The script does a lot more, so for your purposes if you wanted to inspect and use this specific functionality you might want to make a copy and remove everything irrelevant to what you want. The code is also very modularized for flexibility (and best practice) so you'd have to do a little sleuthing following the execution plan(unless you ran it through a stepping debugger).

    The code is extensively commented for easy understanding.

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  7. #7
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    Default Re: bash control-c trap

    Quote Originally Posted by lord_valarian View Post
    The code should work.
    It also works here using template you provided. Please provide actual minimal script that shows this problem and information about your environment and how you start this script.

    Quote Originally Posted by hcvv View Post
    If I understand you correct, you have a script where you trap the Crtl-C interrupt. Inside the script you run a program. When the program is running, you do a Crtl-C. That interrupts the program (not the script). The program seems to exit as the result of the interrupt. End of story.
    Ctrl-C is sent to all processes in current foreground process group. So shell should get it - assuming that shell script is the command that is actually started. Unfortunately original post lacks any detail so any answer is nothing more than guesswork.

  8. #8

    Default Re: bash control-c trap

    I'm studying the answers here and this code.


    Code:
    #!/bin/bash 
    
    # Enable job control
    set -m
    
    while :
    do
        read -t 10 -p "input> " input
        [[ $input == finish ]] && break
    
        # set SIGINT to default action
        trap - SIGINT
    
        # Run the command in background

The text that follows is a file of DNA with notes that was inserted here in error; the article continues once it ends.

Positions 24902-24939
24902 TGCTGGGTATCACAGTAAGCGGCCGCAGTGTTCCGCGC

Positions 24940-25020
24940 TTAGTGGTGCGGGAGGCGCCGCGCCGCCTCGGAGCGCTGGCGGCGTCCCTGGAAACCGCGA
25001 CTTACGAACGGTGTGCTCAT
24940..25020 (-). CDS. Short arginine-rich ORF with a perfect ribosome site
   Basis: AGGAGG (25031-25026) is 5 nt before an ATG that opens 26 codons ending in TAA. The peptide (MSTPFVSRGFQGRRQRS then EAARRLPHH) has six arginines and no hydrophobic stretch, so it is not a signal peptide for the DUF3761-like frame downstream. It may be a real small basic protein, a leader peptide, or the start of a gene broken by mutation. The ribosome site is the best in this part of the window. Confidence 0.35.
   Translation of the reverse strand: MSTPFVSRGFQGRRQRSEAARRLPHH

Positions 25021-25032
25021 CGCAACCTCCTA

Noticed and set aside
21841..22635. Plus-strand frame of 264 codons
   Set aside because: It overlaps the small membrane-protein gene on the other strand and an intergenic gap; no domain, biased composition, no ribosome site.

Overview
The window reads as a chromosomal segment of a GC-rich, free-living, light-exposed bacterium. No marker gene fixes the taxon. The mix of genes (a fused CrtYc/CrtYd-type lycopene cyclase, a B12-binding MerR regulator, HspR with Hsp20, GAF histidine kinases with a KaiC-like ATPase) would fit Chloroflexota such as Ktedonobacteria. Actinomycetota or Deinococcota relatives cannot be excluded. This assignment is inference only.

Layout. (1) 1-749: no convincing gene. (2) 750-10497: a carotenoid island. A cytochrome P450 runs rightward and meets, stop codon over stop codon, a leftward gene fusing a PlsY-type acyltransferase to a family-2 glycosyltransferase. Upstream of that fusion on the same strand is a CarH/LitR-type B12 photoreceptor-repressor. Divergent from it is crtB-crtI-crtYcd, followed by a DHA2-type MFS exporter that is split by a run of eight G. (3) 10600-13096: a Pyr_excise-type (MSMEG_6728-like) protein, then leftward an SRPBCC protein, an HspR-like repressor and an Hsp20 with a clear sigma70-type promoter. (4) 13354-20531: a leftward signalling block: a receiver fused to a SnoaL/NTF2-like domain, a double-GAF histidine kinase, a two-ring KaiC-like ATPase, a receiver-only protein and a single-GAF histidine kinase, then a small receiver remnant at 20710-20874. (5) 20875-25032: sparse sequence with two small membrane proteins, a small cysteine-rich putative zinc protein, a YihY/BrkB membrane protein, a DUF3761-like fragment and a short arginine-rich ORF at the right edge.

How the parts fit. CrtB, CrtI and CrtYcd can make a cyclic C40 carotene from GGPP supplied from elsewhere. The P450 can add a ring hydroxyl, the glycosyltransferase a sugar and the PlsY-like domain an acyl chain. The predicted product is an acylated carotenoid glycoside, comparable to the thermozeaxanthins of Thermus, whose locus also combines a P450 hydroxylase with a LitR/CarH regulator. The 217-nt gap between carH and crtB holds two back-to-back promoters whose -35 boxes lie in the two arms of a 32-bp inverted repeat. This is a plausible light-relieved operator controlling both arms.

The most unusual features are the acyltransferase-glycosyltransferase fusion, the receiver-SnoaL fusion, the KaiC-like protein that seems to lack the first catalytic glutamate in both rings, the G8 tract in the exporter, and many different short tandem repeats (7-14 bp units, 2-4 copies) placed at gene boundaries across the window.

bash -c "$input" &
    
        # Set our signal mask to ignore SIGINT
        trap "" SIGINT
    
        # Move the command back-into foreground
        fg %-
    
    done

  9. #9
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    Default Re: bash control-c trap

    Quote Originally Posted by lord_valarian View Post
    and this code.
    Is this the question? In this case you forgot to ask it.

  10. #10

    Default Re: bash control-c trap

    Quote Originally Posted by arvidjaar View Post
    Is this the question? In this case you forgot to ask it.
    Sorry, I had to leave at that time. The idea, I send clamscan to the background and noting the PID number. When I press control-c, I kill clamscan and set a flag. Also, I'm trying to understand parent-child concept in bash scripts.


    Code:
    trap "kill $clamscan_PID;trap_flag=controlc" SIGINT
    
    clamscan -r \ 
    clamscan_PID=#!
    So, I'm not fully understanding what is going on when I press control-c with a trap and child-process is running. My original code is very complex. It will confuse the problem for me and anyone helping. This is the problem in it's most basic form.

    How do I get this to work? The trap prevents control-c from exiting the script. Either controlc cancels clamscan, but the script still runs. Else, control-c is doesn't cancel the script and the clamscan process. So, I will need to kill clamscan in the trap. If it's exiting on clamscan process not returning to the code, I need to change return code(exit 0). Low on time, again.


    Code:
    #!/bin/bash
    trap_key=false
    
    # capture the interrupt control-c
    trap "kill $clamscan_PID;trap_key=controlc" SIGINT
    
    clamscan -r /
    
    if [ trap_key = 'controlc' ]; then
        printf "clamscan interrupted\n"
    else
        printf "clamscan completed
    fi